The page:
I called on my angels and god and Jesus and Osho and Esther Hick’s Abraham to assist me. I called on whichever one felt most real to me at that time. I read up on quantum physics and new biology and realized that I AM what I believe. I knew at one point that my subconscious was running the show, and the only way that I could get a hand on the situation was to look at it and render the shit it was throwing at me as meaningless. I told myself daily that I was a new person with each new day. I didn’t have to be what I was. I could change just by deciding to.

I studied chacras, and I listened to any free audio on the topic. I quit my mediocre job and started my own business, which would give me the freedom to travel. I decided never to compromise myself for money again (within reason and responsibility for others).

Still, I struggled. I cried, screamed, wallowed and sat stonily with a total lack of motivation on many days. I felt lonely and useless without a job.

So, I took walks to get fresh air and walk out the loneliness. I went to cafes just to be around people and learned that while I love my alone time, too much is detrimental to my psyche.

I started reconnecting with friends, booking my calendar in advance. I told myself that they needed me, too. I took an honest look at the fact that I’d been a pretty shitty friend by being emotionally absent, but that I could change that. I knew that the love I gave out was the love I would receive.

I called my mom and agreed to talk out the trauma we both endured. I pledged to be better about calling my sister and my grandma. I acknowledged that I’d been a pretty crap aunt to my nephews, but that I could change that, too.

I began purging my life of all the physical shit I didn’t need, giving away seven bags of clothes and shoes alone. I cleaned out junk drawers and closets. I felt great after every possessional purge.

I started journaling on my own and naming all the ways I was “being” that didn’t serve me. I used the Dickens Technique on particularly stubborn beliefs, most notably the belief that I’m not smart enough to sort my shit out.

And just recently, I made a large step:

I study vipassana, which basically asks that we just observe. A “sankara” is a sort of pebble of emotion that is the result of either craving pleasure or avoiding pain (our karmic burdens) that we build up over our lives. When we just observe our bodies after mastering no-mind (by focusing on our breath and ultimately the physical sensations occurring in our body), they come to the surface and pass away. The deeper we go, the deeper levels of sankaras we can bring to the surface and let them pass away through objective observance.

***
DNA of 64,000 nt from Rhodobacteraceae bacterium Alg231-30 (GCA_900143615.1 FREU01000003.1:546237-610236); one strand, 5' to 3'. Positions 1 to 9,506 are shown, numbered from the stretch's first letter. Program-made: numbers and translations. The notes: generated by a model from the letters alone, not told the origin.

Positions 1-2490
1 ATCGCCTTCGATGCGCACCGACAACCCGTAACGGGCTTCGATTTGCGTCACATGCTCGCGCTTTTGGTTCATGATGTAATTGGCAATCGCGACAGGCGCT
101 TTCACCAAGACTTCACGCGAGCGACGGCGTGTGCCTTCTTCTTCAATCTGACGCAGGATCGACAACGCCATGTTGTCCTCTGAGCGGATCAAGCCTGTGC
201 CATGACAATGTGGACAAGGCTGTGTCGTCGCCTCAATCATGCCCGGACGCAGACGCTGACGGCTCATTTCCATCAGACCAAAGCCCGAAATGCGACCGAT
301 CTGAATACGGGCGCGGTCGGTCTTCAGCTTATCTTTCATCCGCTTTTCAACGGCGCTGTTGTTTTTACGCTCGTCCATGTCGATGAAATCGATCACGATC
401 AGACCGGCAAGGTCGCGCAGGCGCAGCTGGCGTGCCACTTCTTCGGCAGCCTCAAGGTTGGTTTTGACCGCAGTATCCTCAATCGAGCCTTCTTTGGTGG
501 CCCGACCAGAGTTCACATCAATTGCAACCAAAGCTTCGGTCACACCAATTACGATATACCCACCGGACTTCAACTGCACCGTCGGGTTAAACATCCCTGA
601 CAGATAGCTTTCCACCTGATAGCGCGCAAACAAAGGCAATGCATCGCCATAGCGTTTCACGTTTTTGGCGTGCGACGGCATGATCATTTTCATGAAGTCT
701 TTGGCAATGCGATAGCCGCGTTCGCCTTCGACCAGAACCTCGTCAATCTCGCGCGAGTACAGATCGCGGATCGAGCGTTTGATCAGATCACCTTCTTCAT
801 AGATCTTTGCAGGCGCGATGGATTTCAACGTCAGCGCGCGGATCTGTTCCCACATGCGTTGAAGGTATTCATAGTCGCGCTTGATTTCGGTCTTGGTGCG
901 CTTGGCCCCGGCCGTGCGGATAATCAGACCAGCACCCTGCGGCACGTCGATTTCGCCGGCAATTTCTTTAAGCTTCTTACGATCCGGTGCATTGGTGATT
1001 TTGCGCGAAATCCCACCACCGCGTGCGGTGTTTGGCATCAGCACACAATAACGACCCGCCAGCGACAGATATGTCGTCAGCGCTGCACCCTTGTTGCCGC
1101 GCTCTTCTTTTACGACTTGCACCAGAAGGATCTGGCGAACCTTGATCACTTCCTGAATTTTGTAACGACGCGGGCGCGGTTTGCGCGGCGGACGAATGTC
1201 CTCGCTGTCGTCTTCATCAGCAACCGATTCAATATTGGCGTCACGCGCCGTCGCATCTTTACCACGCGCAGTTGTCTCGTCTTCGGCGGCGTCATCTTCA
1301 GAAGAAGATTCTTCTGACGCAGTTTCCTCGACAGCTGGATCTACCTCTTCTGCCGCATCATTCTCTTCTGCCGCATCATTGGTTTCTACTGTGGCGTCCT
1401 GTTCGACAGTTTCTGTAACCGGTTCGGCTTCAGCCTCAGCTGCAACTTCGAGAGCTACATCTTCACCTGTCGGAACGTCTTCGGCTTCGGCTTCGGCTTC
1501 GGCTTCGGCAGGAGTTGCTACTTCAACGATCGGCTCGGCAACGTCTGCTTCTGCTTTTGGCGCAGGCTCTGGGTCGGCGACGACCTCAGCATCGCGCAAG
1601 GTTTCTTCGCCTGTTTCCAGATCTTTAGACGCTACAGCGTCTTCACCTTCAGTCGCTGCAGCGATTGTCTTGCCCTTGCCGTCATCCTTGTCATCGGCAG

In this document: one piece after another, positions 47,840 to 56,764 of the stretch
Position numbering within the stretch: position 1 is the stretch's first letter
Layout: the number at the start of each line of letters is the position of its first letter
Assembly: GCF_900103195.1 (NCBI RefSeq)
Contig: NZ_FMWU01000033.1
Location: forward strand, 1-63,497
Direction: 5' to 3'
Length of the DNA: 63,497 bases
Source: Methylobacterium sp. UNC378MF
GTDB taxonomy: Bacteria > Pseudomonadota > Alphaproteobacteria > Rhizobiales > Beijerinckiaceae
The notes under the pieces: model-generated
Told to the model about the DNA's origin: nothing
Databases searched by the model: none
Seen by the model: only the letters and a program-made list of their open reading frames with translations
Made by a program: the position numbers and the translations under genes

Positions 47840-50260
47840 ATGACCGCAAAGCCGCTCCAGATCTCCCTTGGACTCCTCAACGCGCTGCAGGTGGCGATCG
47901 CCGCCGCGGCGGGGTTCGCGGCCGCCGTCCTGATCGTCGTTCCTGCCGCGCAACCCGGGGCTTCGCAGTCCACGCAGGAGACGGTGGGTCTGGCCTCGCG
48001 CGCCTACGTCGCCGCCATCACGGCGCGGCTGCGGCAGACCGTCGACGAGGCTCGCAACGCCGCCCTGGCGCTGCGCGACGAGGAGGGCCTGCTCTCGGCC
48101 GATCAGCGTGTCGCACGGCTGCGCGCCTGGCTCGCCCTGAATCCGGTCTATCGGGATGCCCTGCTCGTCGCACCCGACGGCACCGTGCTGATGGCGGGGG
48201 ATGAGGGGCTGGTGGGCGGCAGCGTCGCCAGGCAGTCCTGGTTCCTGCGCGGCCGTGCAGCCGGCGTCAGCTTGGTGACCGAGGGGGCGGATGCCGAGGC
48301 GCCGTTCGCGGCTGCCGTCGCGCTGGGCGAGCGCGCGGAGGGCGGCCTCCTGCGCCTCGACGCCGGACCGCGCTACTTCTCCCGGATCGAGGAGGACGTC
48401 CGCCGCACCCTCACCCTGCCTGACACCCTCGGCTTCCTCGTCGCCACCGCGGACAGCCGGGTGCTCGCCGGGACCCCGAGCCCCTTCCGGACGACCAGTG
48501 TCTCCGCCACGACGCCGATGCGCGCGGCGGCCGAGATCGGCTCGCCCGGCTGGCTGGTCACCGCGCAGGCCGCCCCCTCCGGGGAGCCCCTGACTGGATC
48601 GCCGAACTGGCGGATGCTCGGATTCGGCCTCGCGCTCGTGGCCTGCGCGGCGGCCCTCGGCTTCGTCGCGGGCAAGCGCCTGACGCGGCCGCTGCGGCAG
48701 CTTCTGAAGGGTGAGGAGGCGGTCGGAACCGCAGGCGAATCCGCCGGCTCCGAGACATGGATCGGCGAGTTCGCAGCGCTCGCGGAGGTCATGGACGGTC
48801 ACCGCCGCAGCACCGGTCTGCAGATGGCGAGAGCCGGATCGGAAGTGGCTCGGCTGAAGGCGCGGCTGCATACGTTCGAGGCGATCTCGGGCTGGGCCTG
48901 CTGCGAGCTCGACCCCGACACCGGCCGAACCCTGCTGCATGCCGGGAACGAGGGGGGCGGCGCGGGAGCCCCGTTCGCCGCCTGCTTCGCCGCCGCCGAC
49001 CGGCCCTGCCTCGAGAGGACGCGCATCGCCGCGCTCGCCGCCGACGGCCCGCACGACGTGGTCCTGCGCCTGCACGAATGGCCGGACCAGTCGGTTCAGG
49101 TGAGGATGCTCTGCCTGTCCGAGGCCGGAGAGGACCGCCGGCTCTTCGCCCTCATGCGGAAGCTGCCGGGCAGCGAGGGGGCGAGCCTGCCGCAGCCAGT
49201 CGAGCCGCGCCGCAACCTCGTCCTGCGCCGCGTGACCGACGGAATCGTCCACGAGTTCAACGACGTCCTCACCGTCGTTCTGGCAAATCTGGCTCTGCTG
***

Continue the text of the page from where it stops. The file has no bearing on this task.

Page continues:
So I spent years observing, and all sorts of nutty things happened. I saw my ego go from entertaining me with my own problems to those of other people and the world. When those topics failed to get my ego’s attention, it became desperate. It was literally like a monkey whom I named it “squirelly”. I saw it for what it was: a hyperactive pet that hadn’t been house trained.

Anyway, one day while practicing, I could not calmly observe the wild anxiety in my gut, which is mainly where it all lives.  I was trying desperately to just watch, but instead I flipped out. I shouted
into the empty air that I wanted this bloody fucking negative energy out of my body. It wasn’t welcome anymore. It had a choice: leave or die of starvation, as I wasn’t going to feed it anymore. I started to imagine that it was attached to my belt loop like a bunch of half deflated helium balloons, and then I imagined untying them and watching them float away. The gut feeling retorted by back lashing with a vengance. I responded by calming down and chatting evenly with this entity. I told it that I could see it attached to me, sucking the life energy out of me. I told it that it could either leave or die. When I called it out, I felt it sink its claws deeper into my belly, like it was some sort of frightened scorpion. I gave it some time to leave, but when it persisted in its desperate clinging, I took all the light from every cell of my body, formed it into a mental laser and incinerated the shit out of this miserable, energy-sucking beast. I continued this until I sensed it becoming crispy and disintegrating. I eventually let my body absorb it so I could get rid of it in little tiny, charred ashes.

In other words for the more down-to-earth readers: I separated my spirit from the negative stories I’ve been telling myself my entire life. I’d done so much research that contributed toward my intellectual understanding that I had the power to simply decide to release myself, but this was the first time I actually felt it. I emotionally knew I had the power to change, and it was nothing short of a cathartic experience.

I had the most blissful night walk eve after that experience. I sat under the stars and cried with absolute joy and gratitude for myself and the self-love that had emerged from this hellish experience that I’d gone through. I literally felt lighter than I’d felt in years, maybe ever.